It’s nearly impossible to “do it all.” I started reading a handful of non-pet blogs this past year, and I realized that many of them pick a couple social media platforms to focus on and only dabble, if at all, in the rest. It’s tough, I think, for pet bloggers because we want to be everywhere and do everything. Our community is huge and so supportive, so you want to connect everywhere. It’s just not possible. Writing great content needs to be the cornerstone, but then figure out what platforms serve you best and focus on those!

4. What have you found to be the most successful way to bring traffic to your blog, other than by writing great content?

Without a doubt, participating in social media. It’s tough to find the time to keep up with all the platforms (see answer #3), but it’s worthwhile for sure.

5. What was your most popular blog post this year? Did it surprise you that it was your most popular?

Of everything I wrote in 2014, the most trafficked posts were the ones I wrote during “Bark Week.” Apparently lots of people struggle with barking issues! I actually plan to revisit those topics sometime this year because we’ve had to tweak our training methods since Cooper’s belly isn’t tolerating most treats right now. Also, the update posts about Emmett and his oncology appointments have been really popular, too, which touches my heart in a way that you guys could not imagine. I’m incredibly, immeasurably grateful for that.

Interestingly, though, my two most visited posts of the year were ones from 2012 and 2013: Idiopathic Head Tremors and the IHT guest post. I get emails about those two posts weekly. It finally dawned on me (yeah, I’m a little slow) that I should start addressing all the questions I keep getting in some new posts. Look for a few updated IHT posts in 2015!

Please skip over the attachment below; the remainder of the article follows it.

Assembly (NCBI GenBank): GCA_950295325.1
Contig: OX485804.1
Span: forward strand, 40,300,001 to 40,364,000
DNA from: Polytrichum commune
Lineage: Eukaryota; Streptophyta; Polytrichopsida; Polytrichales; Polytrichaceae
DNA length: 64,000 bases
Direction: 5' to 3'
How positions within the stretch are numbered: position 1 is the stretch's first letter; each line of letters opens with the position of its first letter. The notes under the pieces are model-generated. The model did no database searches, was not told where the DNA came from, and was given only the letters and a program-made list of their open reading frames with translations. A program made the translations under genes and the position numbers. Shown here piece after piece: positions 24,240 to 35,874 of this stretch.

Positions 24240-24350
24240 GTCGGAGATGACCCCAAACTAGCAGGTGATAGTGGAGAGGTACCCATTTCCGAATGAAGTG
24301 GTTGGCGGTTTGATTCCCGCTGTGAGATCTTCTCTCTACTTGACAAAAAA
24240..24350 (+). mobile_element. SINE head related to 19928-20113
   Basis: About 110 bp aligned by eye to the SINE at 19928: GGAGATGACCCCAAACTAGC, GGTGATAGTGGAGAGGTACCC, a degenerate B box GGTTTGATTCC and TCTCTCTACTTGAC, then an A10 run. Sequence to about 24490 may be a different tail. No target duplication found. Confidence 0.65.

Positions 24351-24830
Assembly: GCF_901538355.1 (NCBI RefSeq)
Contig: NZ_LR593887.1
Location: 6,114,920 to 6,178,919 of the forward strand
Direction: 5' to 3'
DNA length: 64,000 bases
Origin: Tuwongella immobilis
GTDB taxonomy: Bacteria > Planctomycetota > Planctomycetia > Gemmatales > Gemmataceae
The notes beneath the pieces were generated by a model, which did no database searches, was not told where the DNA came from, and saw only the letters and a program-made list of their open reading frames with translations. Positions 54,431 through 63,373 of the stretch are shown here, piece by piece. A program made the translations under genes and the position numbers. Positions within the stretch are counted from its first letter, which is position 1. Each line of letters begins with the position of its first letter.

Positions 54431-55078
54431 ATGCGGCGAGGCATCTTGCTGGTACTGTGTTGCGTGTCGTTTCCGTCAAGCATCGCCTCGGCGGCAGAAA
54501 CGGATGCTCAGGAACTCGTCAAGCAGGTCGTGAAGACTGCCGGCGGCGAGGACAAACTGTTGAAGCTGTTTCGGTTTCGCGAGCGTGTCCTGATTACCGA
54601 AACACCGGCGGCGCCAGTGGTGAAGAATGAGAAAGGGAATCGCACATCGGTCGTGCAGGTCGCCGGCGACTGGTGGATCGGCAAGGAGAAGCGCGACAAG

6. What was your favorite blog post to write this year?

My letter to Molly on the day she went to her forever home. Dang, it was hard to write. I had to pause every few sentences to wipe tears from my eyes – heck, rereading it now made me tear up again! – but it was also so joyful. We fostered her for eight months, so she felt like part of our family. Heading to her forever home was the best possible outcome for her, of course, but man. It was hard. I think this was my favorite because it felt like a good way to close the Molly Chapter.

7. Has your policy on product reviews and/or giveaways changed this year?

It didn’t change in 2014, but I am making some sweeping changes in 2015. In fact, I’m in the process of drafting those revisions to update my PR page this month. I really enjoy doing reviews paired with giveaways because the pet product market is so VAST that it’s hard to know what’s worth your hard-earned dollars! However, I faced a number of really frustrating challenges this past year that I need to address going forward.

If you do reviews, what do you find works best, and what doesn’t work at all?

I’m still trying to figure all this out. What doesn’t work, at least not for me, is a straight product review without a paired giveaway. The engagement is just too low to make it worthwhile. I’m trying to find a way to make the giveaways more fun – maybe photo contests or something – than just simply filling out a widget. I’ve also had a lot of luck doing “private” reviews and giveaways through my newsletter; only subscribers get in on those opportunities, and it’s worked well for brands because it’s a more “exclusive” list. But, as I mentioned in part one of this question, I had a ton of big challenges with reviews/giveaways in 2014, especially with the holiday gift guide, so I’m striving to fix those going forward.